Adventure of a Lifetime

It has been decades since I began the adventure of a lifetime. In 1999, my son Dan and I started off on a self-supported bicycle trip across the United States. Unfortunately, eleven days and 660 miles into our journey, my wheels slid out from underneath my bike while crossing railroad tracks during a rain storm, and I crashed. While I wasn’t hurt badly, suffering little more than a good case of road rash with minor cuts and bruises, I gave up. In retrospect, I realize that my spirit was hurt more than my body.

To this day I regret that decision but I’ve never given up on the dream of cycling across the country. So, I decided to give it another shot. Please join me on my ride across the USA. I hope to share the adventure and some of the lessons I learn along the way.

In that spirit, here is the 1st lesson learned – wet railroad tracks and manhole covers can be as slippery as ice.

Ken Whittaker

My Biggest Challenge

On April 28, 2015, I checked off my top bucket list item by cycling across America. I started in San Diego, CA and finished in St. Augustine, FL. While the 52-day and 3000-mile journey was a challenge, it was nothing compared to what was to follow about a week later.

On my first bicycle ride, after returning home, I was struck from behind by a car just two miles from my house. While the driver of the car was issued a traffic violation for the incident, I was not as lucky. When I regained consciousness, I found myself staring at the bottom of the engine with my legs just inches from the tire. Initially I had no idea where I was or what had happened . Gasping for air, I suddenly realized that I had been hit by a car and I felt like I was suffocating as the car crushed me. It was terrifying!

Although there was a hospital only a few miles away, I was rushed to Johns Hopkins Bayview Hospital Trauma Unit about 20 miles away. My injuries included a collapsed lung, 9 fractured ribs on the left side, a lacerated spleen, dislocated and broken elbow, dislocated left ring finger and internal bruising. After a week in the hospital, two operations and months of physical therapy, I was recovering nicely from my injuries.

As my body mended, I realized that my biggest challenge was recovering from my emotional injuries. I was suffering from Post-Traumatic Stress Syndrome (PTSD) and my fear of seriously injuring myself again was much more difficult for me to overcome. I was afraid to walk on the sidewalk with my back to traffic. The sound of a siren would bring on intense feelings of sadness and have me reliving the incident in my mind. And sometimes, out of the blue, I would feel the crushing pressure on my chest again and I couldn’t breathe.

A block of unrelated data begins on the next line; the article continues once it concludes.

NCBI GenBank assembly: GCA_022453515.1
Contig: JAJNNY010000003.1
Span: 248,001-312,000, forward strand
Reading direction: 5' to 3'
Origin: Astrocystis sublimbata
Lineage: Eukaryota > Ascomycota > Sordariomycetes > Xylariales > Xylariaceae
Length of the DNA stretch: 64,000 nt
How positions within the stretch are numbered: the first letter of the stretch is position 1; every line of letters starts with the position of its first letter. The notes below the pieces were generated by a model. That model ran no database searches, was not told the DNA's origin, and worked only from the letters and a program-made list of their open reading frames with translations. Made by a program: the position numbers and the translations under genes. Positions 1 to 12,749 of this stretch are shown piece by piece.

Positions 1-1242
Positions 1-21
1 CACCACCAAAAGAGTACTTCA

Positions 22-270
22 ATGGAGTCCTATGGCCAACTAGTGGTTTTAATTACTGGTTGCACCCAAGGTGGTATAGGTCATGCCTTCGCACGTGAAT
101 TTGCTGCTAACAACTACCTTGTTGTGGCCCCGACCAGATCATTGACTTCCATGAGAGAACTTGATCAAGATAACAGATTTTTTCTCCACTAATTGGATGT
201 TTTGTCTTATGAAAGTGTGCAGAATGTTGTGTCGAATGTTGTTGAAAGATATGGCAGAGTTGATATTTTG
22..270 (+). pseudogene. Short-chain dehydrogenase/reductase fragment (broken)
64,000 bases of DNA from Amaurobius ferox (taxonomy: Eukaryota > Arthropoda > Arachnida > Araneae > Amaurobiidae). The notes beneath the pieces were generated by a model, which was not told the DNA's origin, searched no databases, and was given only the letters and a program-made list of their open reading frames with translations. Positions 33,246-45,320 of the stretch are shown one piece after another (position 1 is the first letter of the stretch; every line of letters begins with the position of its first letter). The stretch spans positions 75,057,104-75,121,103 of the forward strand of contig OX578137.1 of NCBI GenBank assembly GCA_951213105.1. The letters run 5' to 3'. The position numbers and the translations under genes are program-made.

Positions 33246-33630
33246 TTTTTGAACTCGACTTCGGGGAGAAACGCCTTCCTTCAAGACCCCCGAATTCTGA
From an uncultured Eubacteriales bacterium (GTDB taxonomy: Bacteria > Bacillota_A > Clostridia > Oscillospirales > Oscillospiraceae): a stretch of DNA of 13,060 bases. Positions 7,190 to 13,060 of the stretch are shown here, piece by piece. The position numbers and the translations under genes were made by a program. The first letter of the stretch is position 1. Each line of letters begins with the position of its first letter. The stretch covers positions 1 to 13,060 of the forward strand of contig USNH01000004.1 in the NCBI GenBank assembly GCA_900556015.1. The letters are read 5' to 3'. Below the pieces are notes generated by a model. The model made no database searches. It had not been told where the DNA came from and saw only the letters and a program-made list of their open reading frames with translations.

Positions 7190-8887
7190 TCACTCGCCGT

Nevertheless, I was quick to return to riding my bicycle, but I found that I didn’t enjoy it anymore. Even though I loved riding a bike, every close call, like a car turning or pulling out in front of me, would have me asking myself if riding was worth the risk. Then, on a short ride near home, two cars collided while I was riding along side of them. I had a meltdown and stopped riding my bike completely.

It’s been a long hard recovery, but with the help of my family and friends I am riding again. Now, as the pain fades and I am able to focus, I can finally appreciate how fortunate I am just to be alive and able to enjoy life again. In fact, I am planning my next trip to cycle across America. I am hoping it will be in 2019.

Please join me in the discussion. What is your biggest challenge?

Ken Whittaker

Why Start a Blog About Bicycle Touring?

I’m passionate about cycling. Whether it’s riding down the road or mountain biking down a trail, I love being outdoors and the thrill of flying along with only a few square inches of rubber touching the ground. But, bicycle touring is what I love the most about cycling. Whether I’m self-supported and lugging all my camping gear or carrying nothing more than my credit card and sleeping in motels, I love touring.

I’m not sure what appeals most about touring to me.

• Is it being absorbed into a new environment, people, foods, and culture that I couldn’t have achieved using any other form of travel?
• Is it the challenge of being forced outside of my comfort zone and traveling down roads and trails that I’ve never traveled before?
• Is it the satisfaction of knowing I’ve got the guts to continue the journey no matter what conditions I encounter?
• Or perhaps it is the feel of accomplishment, knowing I’ve traveled great distances under my own power?

I really don’t know. I just know that I love it!

As a community, I doubt if bicycle tourists make up more than .1% of the general population. And, I know from my own experience, it is hard to find someone that can help you to start bicycle touring or to share experiences and ideas with. I hope my blog will provide its readers with helpful tips on bicycle touring. I will share my firsthand experiences in preparing for a weekend adventure or a trip cycling across America. Please join me in the discussion.

Ken Whittaker